Six Critical Flight Planning Fails To Know And Avoid

Cruise travelers go about the process of booking flights a number of ways.  Some add airfare via the cruise line, often considered the best third-party source, while others use a broad search option like KAYAK or SkyScanner. Then there are those who book directly with the airline, entirely separate from the cruise line booking to gain the most control with direct access to their air schedule. Regardless of how air is booked, all hope to minimize critical flight planning fails.

  1. Not Enough Time Between Connections- This has become such an issue when booking directly with the cruise line that we have a phrase for that: “Just because they can book it, does not mean they should”.  Quick example of why this is a critical flight planning fail and #1 on our list:  Your January air schedule calls for a departure from your home airport, connecting in New York for a long flight to Barcelona.  The cruise line air schedule gives you a 40 minute connection time between flights.  Not good.  International flights can start boarding up to an hour in advance.  That might mean that your next flight is boarding before you land.  Not good for any traveler.  Those unable or unwilling to run between gates?  Not going to happen.
  2. When Is That Trip Again?- As noted above, short connection time can ruin an otherwise flawless travel plan.  Also to be considered in terms of flying: When your cruise sails.  A winter getaway to warmer weather is a big reason many travelers book a Caribbean cruise in the first place.  One often-overlooked detail: when the airplane flies, where you connect and what the weather is apt to be at that time of the year.  This is not the same part of the brain that made the connection between available sailings and your available time to travel.  Common mistake: We check the scheduling box when the cruise is selected without a thought that winter weather often affects flights from New York. We’re too busy focusing on how warm the beach is going to feel.  Still, we have to get there first.
  3. I Booked, Therefore I Am Seated-  Not so fast there cowboy.  Booking gets you a seat of some sort in the class booked. If not selected, that seat could be anywhere.  Bonus critical flight planning fail: not checking seats again after initial selection.  Airlines can and do change aircraft on published routes.  If they do, seating can change automatically to most reasonably resemble the configuration selected on the original aircraft.  Your precious window seat may have become a middle seat and you did not know it unless you checked again.
  4. You Did Not Have To Pay Immediately- Airlines are required by law to allow us to hold a flight plan for 24 hours without paying.  This is almost always a good idea. In the process of booking air, odds are we will look at a number of flights.  The flight numbers and times can get confusing.  It is really not all that hard to book the wrong flights.  If that happens, the airline may or may not be able to help change those if we call them immediately.  They too have a bit of a buffer in their system to play with.
  5. There Are Multiple Apps For That– A critical part of our planning process is loading multiple apps to help monitor our flight plan.  Just after booking, I add the airline app to my home screen so I can (literally) keep an eye on my flight plan, direct at the source.  I’ll also load or move to the home screen, the cruise line app (if they have one), a flight tracking app independent of the cruise line (Flight Update Pro is good) and a trip organizer (TripIt is the best one) and assorted airport apps for all airports I will walk through on the trip.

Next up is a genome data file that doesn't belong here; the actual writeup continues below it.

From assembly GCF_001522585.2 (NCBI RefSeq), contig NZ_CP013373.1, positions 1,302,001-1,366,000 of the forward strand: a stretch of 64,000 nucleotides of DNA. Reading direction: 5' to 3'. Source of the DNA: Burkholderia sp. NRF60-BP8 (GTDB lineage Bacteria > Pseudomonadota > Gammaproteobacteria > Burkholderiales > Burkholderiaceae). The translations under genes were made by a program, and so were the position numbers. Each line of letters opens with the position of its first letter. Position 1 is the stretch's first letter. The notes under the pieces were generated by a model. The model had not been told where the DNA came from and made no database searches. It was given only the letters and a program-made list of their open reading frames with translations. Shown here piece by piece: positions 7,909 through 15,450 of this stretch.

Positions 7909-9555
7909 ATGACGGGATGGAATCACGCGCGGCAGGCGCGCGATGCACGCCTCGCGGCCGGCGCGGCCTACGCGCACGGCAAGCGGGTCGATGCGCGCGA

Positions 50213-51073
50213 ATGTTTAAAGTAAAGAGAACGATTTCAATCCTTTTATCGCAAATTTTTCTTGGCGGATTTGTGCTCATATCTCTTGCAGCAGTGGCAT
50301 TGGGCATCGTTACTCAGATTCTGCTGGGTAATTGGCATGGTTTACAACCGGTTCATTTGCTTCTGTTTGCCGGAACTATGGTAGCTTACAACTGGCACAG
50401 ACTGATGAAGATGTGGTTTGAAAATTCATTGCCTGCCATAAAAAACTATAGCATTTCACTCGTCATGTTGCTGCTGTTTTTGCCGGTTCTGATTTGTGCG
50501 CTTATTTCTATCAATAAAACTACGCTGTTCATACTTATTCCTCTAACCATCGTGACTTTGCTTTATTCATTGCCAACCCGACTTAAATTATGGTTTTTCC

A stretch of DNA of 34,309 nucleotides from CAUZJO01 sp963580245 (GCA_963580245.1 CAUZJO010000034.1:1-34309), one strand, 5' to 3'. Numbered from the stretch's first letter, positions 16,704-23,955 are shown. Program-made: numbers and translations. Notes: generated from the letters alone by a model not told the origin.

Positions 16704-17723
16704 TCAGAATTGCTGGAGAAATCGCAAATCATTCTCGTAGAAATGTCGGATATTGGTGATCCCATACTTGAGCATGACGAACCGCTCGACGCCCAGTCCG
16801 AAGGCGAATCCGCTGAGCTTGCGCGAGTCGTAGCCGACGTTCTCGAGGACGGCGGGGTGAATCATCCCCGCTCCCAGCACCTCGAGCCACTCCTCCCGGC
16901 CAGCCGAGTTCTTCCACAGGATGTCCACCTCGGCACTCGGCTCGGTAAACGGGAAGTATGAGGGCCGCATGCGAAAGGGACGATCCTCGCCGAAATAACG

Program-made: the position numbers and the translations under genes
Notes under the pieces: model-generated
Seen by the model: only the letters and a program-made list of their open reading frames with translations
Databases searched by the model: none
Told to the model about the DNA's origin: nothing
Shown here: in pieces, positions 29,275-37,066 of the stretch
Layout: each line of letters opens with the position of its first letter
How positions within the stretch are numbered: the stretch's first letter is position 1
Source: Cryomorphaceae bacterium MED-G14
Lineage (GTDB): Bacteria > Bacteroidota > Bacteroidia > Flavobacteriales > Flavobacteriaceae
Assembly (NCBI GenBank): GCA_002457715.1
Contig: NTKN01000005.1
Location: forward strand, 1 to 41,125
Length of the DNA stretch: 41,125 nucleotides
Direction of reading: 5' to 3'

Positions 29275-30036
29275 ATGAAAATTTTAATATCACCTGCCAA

6. But My Bag Fit Last Time-  Taking a lesson from road warriors: they never take anything for granted.  Sizing for carry-on and checked luggage changes.  If you fly infrequently, odds are the rules have changed since your last trip three years ago.  Also evolving and in the same department:  The list of items we can and can not bring on board an aircraft, in either checked or carry-on luggage. With the holiday travel season before us, let’s take a look at the latest from the TSA.

TSA’s list of holiday items that you should put in your checked bag, ship ahead, or leave at home if above 3.4oz:

  • Cranberry sauce
  • Cologne
  • Creamy dips and spreads (cheese spread, peanut butter, etc.)
  • Gift baskets with food items (salsa, jams, and sauces)
  • Gravy
  • Jams
  • Jellies
  • Lotions
  • Maple syrup
  • Oils and vinegars
  • Perfume
  • Salad dressing
  • Salsa
  • Sauces
  • Snowglobes
  • Soups
  • Wine, liquor, and beer

While wrapped gifts are not prohibited, it is best to keep gifts unwrapped, whether they are in your carry-on or checked luggage.  TSA officers may need to unwrap a gift to take a closer look inside. Either ship wrapped gifts ahead of time or wait until you arrive at your destination to wrap them.

Good news and bad news: TSA will allow snow globes that contain less than 3.4 fluid ounces in carry-on luggage (approximate size of a tennis ball).  This is determined and allowed only if the entire snow globe is small enough to fit in one clear, quart-sized plastic bag, in accordance with the rules for other liquid items.  Snow globes are permitted in checked baggage only so no, this is not a clever way to smuggle vodka on to a cruise ship.